- Assets may be able to be protected from a variety of people and organisations, such as:
- In limited situations, asset and income tested benefits and assistance
- Income can be distributed or paid out for the benefit of family members
- Care must be taken to administer balances owing to beneficiaries carefully. Any distributions that are unpaid can be demanded as well as being included in the property of the beneficiary for relationship property and other purposes
- The trust is ongoing. It has a life of up to 80 years, unless it is wound up and distributed earlier
- Naturally, there are additional legal and accounting costs to set up a family trust
- There are further ongoing compliance costs to administer a family trust properly. Tax returns and full financial statements must be prepared on an annual basis if the trustees own income producing assets. In addition, the trustee must maintain resolutions approving financial statements, beneficiaries’ distributions, and all major transactions. These may also be minuted. The skills of a good accountant must usually be employed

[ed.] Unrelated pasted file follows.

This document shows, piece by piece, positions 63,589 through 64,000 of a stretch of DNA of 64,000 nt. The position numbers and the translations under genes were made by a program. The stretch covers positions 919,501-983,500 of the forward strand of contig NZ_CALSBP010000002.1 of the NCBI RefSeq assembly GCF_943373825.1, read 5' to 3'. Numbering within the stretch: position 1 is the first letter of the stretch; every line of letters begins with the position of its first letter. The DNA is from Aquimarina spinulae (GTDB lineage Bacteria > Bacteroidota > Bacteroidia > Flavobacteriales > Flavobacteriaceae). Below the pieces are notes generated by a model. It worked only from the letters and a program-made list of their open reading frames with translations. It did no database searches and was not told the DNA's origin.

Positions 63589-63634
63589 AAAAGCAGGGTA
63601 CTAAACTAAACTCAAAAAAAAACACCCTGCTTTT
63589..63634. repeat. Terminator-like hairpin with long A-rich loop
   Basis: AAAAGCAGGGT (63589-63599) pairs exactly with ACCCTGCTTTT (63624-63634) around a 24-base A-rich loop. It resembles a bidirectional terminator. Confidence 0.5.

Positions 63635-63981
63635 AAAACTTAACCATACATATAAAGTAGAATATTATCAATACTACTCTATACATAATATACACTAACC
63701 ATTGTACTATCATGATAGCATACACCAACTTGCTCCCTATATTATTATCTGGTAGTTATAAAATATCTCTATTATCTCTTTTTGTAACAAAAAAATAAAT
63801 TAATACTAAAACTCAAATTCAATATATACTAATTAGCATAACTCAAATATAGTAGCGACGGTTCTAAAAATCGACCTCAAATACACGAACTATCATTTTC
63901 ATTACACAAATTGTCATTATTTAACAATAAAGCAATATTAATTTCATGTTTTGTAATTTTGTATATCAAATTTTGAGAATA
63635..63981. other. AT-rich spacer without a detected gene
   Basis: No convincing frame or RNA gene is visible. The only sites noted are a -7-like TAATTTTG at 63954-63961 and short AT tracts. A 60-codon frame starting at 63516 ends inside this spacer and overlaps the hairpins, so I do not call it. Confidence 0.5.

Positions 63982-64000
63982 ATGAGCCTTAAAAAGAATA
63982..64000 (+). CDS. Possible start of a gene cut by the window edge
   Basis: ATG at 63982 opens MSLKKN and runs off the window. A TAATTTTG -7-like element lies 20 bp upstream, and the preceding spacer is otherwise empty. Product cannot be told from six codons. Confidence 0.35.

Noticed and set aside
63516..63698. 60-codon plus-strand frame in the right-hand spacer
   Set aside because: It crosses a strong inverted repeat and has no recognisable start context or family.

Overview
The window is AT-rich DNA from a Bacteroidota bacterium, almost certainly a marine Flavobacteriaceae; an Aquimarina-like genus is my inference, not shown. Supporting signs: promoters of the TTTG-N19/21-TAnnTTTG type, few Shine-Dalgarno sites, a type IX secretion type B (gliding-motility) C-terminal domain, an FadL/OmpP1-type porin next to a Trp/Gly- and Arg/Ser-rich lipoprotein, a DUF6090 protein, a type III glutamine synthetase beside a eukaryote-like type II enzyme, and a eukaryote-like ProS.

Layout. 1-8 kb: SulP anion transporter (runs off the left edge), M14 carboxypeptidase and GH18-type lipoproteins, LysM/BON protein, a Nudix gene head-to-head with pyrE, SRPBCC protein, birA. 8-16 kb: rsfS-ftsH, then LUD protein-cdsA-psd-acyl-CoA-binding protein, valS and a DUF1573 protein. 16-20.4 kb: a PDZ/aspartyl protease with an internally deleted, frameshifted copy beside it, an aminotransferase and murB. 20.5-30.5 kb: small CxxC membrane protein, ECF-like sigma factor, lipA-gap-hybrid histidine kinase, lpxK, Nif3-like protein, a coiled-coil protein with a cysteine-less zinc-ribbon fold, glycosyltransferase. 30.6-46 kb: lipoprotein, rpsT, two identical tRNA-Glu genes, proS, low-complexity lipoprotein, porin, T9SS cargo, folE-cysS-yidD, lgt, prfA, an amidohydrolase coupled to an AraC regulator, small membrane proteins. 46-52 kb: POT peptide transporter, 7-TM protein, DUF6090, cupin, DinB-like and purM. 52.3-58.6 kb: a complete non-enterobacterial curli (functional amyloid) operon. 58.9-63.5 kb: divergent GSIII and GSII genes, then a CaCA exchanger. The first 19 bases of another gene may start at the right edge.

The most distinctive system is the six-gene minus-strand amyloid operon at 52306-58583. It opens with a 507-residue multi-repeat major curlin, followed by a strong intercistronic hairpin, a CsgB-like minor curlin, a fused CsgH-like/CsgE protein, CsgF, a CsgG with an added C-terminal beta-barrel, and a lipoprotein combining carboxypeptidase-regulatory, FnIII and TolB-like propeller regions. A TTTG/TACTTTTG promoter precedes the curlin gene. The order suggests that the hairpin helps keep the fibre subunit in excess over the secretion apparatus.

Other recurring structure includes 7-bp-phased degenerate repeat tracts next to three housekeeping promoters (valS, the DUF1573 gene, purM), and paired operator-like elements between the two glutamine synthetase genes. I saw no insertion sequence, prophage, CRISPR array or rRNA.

- A good knowledge of trustees’ responsibilities is required. It is not wise for anyone to agree to act as a trustee until they are fully aware of their duties and responsibilities
- Disgruntled beneficiaries have the power to sue trustees where trustees have acted in breach of trust. Whilst this is rare, it is happening more frequently and it reinforces the need to be fully aware of duties and responsibilities
- The IRD are able to pursue all trustees for debts of the Trustee regardless, even if a trustee is only acting in the capacity as corporate trustee
Net losses incurred by the trustee in one year are generally available to carry forward against net income in subsequent income years. Losses cannot be passed on to beneficiaries.
Where the trust is a shareholder in a look through company (LTC), any losses from that LTC can be used against the trustee’s net income.
Property and investment assets can be segregated from any business venture of significant risk into separate trusts. Assets can be protected:
- From potential creditors
- In the event of a relationship property dispute